CANBERRA OBSERVED: by News WeeklyNews Weekly
Immigration policy: whose view will prevail?
, March 25, 2000
Prime Minister John Howard may have helped rekindle the immigration debate mid-way through the second term of his government.
The immigration issue has been in hibernation over the last couple of years as tax has dominated the minds and hearts of the country.
This has been partly due to the welcome gradual fall in unemployment figures, the decline of Pauline Hanson's One Nation Party, but not least of all because of the Coalition's quite tough stance on immigration numbers.
The Howard Government has not gone anywhere near "zero net" migration demanded by some groups, but has certainly reduced the overall intake and has made a radical shift in the mix of migrants.
It has done this in spite of the increasingly clamorous calls of business and housing groups to lift radically the levels of migrants to between 100-200,000 a year.
However, during a recent interview with The Australian Mr Howard declared he had no objections to lifting immigration levels and appeared to welcome opening up the debate on Australia's future population.
There is some conjecture about how serious Mr Howard was in advocating higher immigration, and whether he was simply agreeing to consider such options.
It may have been a throw-away discussion, which turned into a front-page story, but when you are Prime Minister such indulgences are rarely permitted.
In any case, Mr Howard's sudden (apparent) about-face on immigration embarrassed his Immigration Minister Philip Ruddock, who has spent the past four years holding the line on family reunions and refugees, and illegal immigrants, and who has tightened the benefits of newly-arrived migrants.
Whether you agree with his policies as being sensible or oppose them as being heartless, Mr Ruddock has certainly developed a fairly cohesive policy on immigration, which has seen the total numbers reduced to a net intake of 60-70,000 people.
He has also begun to change the mix of immigrants, discouraging family reunions and encouraging more business migrants, particularly "part-time migrants" - those who intend to stay for between one and four years.
Mr Ruddock has also worked hard to lower the expectations of would-be legal and illegal migrants in other countries for whom Australia remains a very attractive destination.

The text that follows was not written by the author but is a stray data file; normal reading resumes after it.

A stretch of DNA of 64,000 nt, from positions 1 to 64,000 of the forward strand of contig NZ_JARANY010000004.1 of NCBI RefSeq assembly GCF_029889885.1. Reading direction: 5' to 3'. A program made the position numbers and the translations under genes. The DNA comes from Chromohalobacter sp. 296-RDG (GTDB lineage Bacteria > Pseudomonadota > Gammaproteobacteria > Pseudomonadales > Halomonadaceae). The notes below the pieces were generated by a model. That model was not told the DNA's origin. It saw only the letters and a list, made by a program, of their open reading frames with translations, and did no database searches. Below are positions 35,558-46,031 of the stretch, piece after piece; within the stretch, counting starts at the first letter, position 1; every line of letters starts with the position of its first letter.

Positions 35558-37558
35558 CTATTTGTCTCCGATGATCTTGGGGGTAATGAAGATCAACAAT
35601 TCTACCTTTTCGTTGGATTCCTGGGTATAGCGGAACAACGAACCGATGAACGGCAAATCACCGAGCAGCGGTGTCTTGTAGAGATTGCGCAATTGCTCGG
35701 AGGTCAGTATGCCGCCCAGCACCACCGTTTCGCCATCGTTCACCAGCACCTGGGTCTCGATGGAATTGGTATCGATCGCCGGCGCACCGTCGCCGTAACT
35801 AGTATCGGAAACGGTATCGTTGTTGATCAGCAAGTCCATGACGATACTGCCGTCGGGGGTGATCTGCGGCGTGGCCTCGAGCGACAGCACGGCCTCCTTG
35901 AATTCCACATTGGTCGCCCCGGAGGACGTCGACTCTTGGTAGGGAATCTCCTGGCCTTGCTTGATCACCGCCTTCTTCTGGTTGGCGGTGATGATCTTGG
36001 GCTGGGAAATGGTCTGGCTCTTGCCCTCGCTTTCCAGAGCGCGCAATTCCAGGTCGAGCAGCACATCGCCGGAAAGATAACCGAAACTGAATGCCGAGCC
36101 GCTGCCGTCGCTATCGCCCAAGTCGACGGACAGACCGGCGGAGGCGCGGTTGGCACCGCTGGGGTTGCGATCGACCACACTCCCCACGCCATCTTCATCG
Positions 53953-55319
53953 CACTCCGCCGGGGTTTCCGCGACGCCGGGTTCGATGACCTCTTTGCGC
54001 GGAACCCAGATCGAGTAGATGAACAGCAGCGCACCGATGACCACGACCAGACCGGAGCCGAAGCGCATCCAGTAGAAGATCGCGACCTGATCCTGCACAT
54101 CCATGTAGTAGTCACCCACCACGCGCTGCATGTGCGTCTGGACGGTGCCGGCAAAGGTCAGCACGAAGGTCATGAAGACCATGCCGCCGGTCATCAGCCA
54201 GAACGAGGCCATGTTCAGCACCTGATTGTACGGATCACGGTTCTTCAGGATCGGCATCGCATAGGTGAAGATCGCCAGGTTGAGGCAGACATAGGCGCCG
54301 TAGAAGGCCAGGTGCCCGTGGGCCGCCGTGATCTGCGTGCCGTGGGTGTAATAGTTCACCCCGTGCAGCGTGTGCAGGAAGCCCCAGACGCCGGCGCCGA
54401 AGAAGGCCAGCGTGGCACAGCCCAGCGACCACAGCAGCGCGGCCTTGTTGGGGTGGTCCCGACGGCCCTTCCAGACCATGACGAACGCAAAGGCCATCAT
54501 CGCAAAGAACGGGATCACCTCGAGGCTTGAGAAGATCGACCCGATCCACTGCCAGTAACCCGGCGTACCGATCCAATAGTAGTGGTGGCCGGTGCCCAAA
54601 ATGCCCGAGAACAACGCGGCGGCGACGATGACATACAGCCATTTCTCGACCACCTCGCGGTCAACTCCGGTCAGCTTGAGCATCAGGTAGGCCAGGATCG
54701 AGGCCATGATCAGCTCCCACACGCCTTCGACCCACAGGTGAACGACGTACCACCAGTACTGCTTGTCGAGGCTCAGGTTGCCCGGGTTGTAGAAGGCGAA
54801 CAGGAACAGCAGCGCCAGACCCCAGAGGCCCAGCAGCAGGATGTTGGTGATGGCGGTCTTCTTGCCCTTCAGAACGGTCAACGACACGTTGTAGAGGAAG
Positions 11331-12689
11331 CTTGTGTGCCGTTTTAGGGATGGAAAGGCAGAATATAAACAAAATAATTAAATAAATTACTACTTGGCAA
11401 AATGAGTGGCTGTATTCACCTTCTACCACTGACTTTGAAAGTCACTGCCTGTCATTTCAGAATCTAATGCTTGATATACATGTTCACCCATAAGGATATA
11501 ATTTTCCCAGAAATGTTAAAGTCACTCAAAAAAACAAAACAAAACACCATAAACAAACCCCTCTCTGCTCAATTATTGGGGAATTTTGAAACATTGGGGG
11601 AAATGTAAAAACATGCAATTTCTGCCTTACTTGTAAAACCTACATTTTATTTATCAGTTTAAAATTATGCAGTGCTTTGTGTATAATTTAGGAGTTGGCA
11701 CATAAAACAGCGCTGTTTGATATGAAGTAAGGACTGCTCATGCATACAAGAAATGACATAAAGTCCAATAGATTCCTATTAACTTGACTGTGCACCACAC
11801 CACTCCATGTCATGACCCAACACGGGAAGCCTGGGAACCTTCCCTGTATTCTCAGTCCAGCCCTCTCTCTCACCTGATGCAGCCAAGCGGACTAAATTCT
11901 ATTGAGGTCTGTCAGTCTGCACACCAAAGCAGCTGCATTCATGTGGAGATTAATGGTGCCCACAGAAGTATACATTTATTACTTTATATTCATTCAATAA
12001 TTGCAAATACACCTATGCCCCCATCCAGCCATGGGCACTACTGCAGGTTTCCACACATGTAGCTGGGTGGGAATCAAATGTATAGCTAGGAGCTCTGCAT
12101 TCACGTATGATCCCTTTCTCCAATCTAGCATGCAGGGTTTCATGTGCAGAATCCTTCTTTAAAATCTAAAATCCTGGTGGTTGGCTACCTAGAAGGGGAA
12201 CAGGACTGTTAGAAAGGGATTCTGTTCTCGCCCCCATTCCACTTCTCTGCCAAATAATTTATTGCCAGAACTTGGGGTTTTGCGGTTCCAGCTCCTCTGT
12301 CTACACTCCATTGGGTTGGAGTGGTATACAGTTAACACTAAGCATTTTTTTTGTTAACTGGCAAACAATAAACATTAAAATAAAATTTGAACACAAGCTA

The Ruddock policy has been generated partly as a counter to the former Labor Government's fairly loose policy on immigration. But, though Mr Ruddock would deny this vehemently, it is also a response to One Nation, and to the general anti-immigration sentiment in the community.
Mr Ruddock has helped muffle a serious population policy debate by declaring this off-limits to the Coalition.
On the other hand, a population policy has now been taken up by the Labor Party, and will form part of its platform for the next election.
Apart from undermining one of his better performing ministers, Mr Howard also inadvertently helped the Labor Party, which has been battling with the immigration issue for the past 12 months.
Under the leadership of Kim Beazley, Family Services spokesman Wayne Swan, and Immigration spokesman Con Sciacca, Labor stuck its neck out last year by declaring it would back a higher immigration intake if it won office.
Though not a vote winner, Labor believes higher immigration will be good for the economy, and for regional areas if handled correctly.
Even doubters like Martin Ferguson, who understands the One Nation sentiment in the community and who had opposed higher immigration, has recently been brought on board.
Now Labor's exposed vulnerable flank has been covered by Mr Howard's apparent bi-partisan stance on higher immigration.
Of course, this may give One Nation the opportunity to again push the issue at the next election.
It may also take some time before the Government gets its line on the issue right. In the meantime, Mr Ruddock will be continuing to drive his own agenda, which means no roll-back on immigration in the near future.
Mr Ruddock sees the future of immigration quite differently from all of his predecessors, virtually since Arthur Calwell.
Mr Ruddock wants eventually to see part-time immigrants exceed the number of permanent arrivals. The part-time migrant is usually a businessman or woman sponsored by a local firm, brought into the country with some particular expertise.
Mr Ruddock says these "part-time" Australians do not put any strain on the social security or health systems, and contribute greatly to the economy.
In a recent speech he lauded this type of migration as the way ahead in the "exciting and vibrant dot-com world". "Skilled long-term temporary entrants make a major contribution to Australia's international competitiveness, bringing with them new ideas, skills, technology, understanding and contacts," he said.
Mr Ruddock said Australia had to move away from the "populate or perish" idea of immigration of the 1950s. "We simply cannot afford to return to the days where permanent resettlement numbers were the end goal."
It could be argued though that such migrants have no long-term commitment to Australia, never become citizens, and have nothing in common with the migrants of the post-war generation who made Australia the country it is today.
Mr Ruddock's cold utilitarian vision of immigration based purely on economic costs and benefits is starkly different from the traditional idea of the immigrant as a builder of the nation.
It appears the new thinking on migrants is that we want fewer of them, and those that do come, we don't want to stay.